In the last couple of years, much has been written about brands having a ‘purpose’ – a reason to be above and beyond making a profit. Much more is being written about it now. Many commentators are hoping that the “new normal” will present an opportunity for a more purposeful and better future.
If this is going to materialize, one thing that needs to happen is that everyone in those purpose-led organizations needs to be truly engaged and inspired by their respective purposes.
I recently read Alex Goryachev’s Fearless Innovation which reminded me of perhaps the most famous example of a purpose that united and inspired an organization.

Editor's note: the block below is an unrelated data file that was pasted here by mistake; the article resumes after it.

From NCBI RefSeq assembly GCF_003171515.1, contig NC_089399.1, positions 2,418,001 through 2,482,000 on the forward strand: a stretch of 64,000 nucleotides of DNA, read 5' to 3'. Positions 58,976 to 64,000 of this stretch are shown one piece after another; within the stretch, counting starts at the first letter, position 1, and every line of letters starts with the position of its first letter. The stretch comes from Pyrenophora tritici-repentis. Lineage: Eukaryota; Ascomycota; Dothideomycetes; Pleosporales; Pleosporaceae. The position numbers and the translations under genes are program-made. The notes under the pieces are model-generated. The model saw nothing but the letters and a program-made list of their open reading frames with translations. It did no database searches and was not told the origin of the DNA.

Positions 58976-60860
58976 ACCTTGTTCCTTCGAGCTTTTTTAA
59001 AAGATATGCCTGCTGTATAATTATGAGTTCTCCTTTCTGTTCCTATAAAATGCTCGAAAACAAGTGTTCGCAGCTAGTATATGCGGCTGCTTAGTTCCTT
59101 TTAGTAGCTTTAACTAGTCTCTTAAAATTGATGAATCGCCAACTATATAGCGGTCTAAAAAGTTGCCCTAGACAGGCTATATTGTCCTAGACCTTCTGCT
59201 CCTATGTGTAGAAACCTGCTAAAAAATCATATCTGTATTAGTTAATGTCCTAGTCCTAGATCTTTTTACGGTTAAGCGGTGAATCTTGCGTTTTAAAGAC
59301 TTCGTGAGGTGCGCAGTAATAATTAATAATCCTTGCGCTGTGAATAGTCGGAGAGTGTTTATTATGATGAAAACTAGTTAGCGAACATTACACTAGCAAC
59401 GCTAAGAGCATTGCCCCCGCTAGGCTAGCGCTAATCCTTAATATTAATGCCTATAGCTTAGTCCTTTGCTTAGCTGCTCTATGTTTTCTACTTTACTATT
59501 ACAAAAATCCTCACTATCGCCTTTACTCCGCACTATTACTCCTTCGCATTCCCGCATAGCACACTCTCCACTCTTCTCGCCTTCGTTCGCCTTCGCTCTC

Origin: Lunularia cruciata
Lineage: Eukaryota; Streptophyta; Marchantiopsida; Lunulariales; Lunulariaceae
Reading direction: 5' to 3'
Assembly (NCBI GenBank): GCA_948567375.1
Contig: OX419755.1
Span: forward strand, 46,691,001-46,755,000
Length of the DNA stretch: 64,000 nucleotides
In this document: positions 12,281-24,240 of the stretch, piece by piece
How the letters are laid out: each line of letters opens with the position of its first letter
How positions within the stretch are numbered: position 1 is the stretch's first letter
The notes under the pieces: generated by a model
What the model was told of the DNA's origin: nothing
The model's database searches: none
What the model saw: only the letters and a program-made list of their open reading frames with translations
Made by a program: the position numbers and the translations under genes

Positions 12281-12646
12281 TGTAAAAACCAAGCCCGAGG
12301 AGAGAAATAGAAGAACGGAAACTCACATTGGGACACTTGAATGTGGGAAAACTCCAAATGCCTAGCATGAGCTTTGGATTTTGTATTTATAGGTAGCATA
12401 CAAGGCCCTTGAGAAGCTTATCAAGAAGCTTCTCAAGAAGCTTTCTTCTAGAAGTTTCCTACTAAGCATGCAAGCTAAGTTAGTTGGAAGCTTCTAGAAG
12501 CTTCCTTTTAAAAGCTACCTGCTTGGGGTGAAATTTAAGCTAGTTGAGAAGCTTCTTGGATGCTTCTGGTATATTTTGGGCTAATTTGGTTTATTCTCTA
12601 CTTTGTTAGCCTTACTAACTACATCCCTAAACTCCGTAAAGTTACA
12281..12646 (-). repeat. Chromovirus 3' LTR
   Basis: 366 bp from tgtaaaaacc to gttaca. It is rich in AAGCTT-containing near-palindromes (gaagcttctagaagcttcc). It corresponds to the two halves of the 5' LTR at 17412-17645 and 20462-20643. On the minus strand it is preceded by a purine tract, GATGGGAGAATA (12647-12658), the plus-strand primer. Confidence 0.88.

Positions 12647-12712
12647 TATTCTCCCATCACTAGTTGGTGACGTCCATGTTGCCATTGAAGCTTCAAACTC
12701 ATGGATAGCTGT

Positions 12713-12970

Interestingly that purpose was ‘given’ to the organization in question.
With that short and now famous sentence Kennedy’s had effectively given NASA’s Apollo program its mission, its purpose.
It would be later that year that something would happen to demonstrate how that purpose had already permeated throughout the whole organization.
Wanting to show his continued support for the moon-shot and to try and further win over the broader American public who were still sceptical about the endeavour, Kennedy visited the NASA headquarters.
Like many presidential visits to different organization he held meeting and had presentations from the senior management, but he also took time to take a tour of the facility.
Along the way he stopped and talked to a number of employees.
He noticed a janitor who was mopping the floor and stopped to talk to him.
He asked him what he did at NASA. He might well have been expecting the man to reply that he mopped the floors, took out the trash, did odd jobs and helped fix the heating but he didn’t.
Instead he simply said, “I’m helping put a man on the moon.”